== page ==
A SUCCESSFUL offshore company has warned it may have to relocate away from the Tees Valley area if the airport's future is not secured.

As the chair of Peel Airports, Robert Hough CBE, warned that the future operations of Durham Tees Valley Airport were 'extremely uncertain' after 2021, Darlington-based Deep Ocean warned it would have to relocate if there was not an airport there.

Conservative Tees Valley Mayor Ben Houchen's plan to bring the airport back into public ownership will go to a crunch vote by the area's five Labour council leaders on January 4.

Stockton Council leader Bob Cook told The Northern Echo last night that he wanted the airport to succeed.

But said there was not currently enough information to cast a vote on the airport. Papers giving more details about the plans are expected to be released by Mr Houchen in a week's time.

Mr Hough, the current chairman of Durham Tees Valley Airport and also of Peel Airports Group, said: "Despite our best efforts single-handedly, we have been unable to make the progress that we would have liked at Durham Tees Valley Airport in recent years.

"These are clearly uncertain and challenging times for the future of the airport, but since the sale announcement we have been working steadfastly with the Mayor to ensure a smooth transition should a deal be concluded.

“We recognise and welcome the efforts made by Tees Valley Mayor, Ben Houchen, to create a business plan designed to return the airport to growth collaboratively and to safeguard the economic benefits to the regional economy and its communities. Without that conclusion, the future operations of the airport are extremely uncertain after 2021.”

A ‘Keep Open Commitment’ up until 2021 was agreed between Peel Group and the local authority shareholders in Durham Tees Valley Airport in 2016.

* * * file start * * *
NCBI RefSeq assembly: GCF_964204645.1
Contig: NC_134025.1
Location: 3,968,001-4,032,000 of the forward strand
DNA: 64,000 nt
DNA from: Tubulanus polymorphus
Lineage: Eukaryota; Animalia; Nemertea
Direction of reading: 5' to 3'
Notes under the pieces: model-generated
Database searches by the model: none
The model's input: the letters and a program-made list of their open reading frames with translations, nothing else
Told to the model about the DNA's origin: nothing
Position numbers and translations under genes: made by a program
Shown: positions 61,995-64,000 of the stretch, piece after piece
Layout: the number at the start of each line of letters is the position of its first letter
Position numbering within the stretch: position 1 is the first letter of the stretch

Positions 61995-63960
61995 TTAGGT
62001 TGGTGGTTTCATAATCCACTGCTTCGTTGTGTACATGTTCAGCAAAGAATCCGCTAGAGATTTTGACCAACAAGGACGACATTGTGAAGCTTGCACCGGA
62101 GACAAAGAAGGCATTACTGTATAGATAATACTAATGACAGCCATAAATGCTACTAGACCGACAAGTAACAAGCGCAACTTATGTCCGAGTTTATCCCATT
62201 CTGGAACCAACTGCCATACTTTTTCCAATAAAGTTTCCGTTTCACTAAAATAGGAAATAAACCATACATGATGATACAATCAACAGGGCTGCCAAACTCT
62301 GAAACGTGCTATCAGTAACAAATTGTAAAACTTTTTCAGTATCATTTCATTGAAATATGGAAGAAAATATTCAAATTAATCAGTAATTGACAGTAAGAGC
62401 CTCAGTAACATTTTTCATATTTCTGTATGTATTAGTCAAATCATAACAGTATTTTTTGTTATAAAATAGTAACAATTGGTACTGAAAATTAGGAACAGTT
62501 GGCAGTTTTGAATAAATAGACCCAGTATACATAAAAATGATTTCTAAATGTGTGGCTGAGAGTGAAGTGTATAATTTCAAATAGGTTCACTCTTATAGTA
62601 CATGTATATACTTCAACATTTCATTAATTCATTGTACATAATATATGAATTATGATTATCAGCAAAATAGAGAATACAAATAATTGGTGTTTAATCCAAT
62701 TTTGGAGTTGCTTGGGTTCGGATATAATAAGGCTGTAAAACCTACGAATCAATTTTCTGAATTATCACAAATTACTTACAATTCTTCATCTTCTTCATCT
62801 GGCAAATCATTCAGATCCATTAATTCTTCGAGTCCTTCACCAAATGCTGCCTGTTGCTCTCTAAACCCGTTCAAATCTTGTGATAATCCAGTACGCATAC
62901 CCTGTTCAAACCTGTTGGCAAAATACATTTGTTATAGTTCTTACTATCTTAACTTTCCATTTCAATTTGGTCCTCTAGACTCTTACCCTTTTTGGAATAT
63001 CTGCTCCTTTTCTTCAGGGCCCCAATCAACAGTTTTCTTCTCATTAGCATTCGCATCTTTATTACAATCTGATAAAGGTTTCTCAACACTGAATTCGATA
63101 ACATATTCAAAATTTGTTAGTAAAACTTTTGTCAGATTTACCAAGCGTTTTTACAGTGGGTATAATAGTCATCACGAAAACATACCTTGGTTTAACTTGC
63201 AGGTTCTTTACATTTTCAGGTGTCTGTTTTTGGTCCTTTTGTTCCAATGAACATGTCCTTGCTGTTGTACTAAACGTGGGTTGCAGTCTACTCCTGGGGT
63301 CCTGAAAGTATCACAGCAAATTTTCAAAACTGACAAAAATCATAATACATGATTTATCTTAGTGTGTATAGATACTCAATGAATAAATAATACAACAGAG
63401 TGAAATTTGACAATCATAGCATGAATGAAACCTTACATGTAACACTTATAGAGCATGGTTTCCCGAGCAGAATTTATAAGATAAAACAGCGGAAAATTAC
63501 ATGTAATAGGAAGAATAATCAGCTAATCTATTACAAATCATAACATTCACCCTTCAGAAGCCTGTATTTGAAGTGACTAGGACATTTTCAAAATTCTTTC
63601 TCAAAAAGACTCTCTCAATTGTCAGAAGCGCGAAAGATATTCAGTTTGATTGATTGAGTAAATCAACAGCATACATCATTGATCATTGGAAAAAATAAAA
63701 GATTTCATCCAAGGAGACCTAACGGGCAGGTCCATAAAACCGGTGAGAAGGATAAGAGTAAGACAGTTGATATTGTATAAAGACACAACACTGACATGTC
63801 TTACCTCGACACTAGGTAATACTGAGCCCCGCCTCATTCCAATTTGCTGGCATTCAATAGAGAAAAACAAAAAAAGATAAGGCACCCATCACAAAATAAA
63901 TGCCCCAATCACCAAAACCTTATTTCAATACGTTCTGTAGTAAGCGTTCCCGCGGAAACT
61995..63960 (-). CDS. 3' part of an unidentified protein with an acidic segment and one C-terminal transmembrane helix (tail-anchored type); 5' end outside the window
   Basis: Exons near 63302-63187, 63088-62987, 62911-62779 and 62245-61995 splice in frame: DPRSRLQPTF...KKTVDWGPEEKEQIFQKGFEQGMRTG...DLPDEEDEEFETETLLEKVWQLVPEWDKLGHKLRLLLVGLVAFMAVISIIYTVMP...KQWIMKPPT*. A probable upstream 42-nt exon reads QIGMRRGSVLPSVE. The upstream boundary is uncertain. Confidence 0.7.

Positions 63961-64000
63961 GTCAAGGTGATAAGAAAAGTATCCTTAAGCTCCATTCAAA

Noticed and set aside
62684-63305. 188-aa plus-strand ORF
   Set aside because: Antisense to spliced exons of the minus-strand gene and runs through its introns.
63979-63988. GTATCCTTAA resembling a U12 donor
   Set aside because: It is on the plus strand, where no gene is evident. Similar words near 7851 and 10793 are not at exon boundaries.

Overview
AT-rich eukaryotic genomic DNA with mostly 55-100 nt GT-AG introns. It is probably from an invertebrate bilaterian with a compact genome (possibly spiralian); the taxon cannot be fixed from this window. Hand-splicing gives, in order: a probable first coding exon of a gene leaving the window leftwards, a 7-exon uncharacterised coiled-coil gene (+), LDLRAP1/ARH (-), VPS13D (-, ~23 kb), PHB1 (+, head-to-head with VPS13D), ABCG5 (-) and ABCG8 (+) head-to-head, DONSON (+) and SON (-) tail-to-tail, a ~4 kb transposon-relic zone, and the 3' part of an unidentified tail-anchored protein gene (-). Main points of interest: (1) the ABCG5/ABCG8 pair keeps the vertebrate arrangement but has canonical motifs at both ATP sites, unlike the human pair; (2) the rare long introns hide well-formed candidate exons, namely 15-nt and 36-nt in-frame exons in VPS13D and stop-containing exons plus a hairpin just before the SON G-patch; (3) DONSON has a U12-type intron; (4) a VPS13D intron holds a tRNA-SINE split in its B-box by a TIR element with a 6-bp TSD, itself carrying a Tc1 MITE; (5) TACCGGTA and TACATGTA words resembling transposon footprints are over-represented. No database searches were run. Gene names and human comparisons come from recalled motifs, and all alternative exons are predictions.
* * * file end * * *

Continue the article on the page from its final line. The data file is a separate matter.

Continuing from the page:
It was agreed as part of a package of measures to secure the airport’s future, which included a decision that Tees councils would take on the pension liabilities of airport workers from Peel.

Mr Houchen said: “It is no secret that beyond 2021 – just 24 months away - Peel have no obligation to keep our airport open.

“The sobering reality is that the vote on the 24th January is a vote to either keep the airport open, or to close it. It’s as simple as that and there is no other option.”

But Cllr Cook said the council leaders had a responsibility to ensure they knew how the funding would work before they voted it through.

He said: "We don't want to see the airport close, no matter who you talk to, but until we get the full costs it is hard to comment on the plan Ben Houchen has got.

"Because the airport is losing money at the moment we want to see how those costs are going to be absorbed into the running costs.

"We know it is not going to be successful overnight."

In a letter to the Mayor and Tees council leaders in December, Deep Ocean's Managing Director Pierre Boyde argued that “without a secure long-term presence of a local airport, DeepOcean may need to revaluate our decision to stay in the Darlington area.”

Mr Boyde went on to say that the proximity to Durham Tees Valley Airport was a “determining factor to stay in Darlington”.

In 2018 alone, the company – which provides subsea services related to offshore construction – purchased 250 return flights from the airport.

Mr Houchen added: “Taking back control of our airport has always been so much more than getting flights back to Alicante. Regional airports are important catalysts to attract and retain economic growth. They enhance the performance of local industry and connect people, products and services to global opportunities.

“Inward investment doesn’t come on a bus, it comes through an airport terminal. So to see a major employer like DeepOcean threaten to leave the area if our airport closes is heart-breaking.

“Failure to secure the future of this airport will deprive the region of a significant economic asset.

Mr Houchen’s £40million plan to acquire Peel Group’s 89 per cent shareholding in Durham Tees Valley Airport and 819 acres of land – including the site with planning permission for 350 homes - will require the approval of the Tees Valley Combined Authority Cabinet at a special meeting on 24 January.

Mr Houchen has said the plan for public ownership will be fully-funded through the money devolved to the Tees Valley from central government.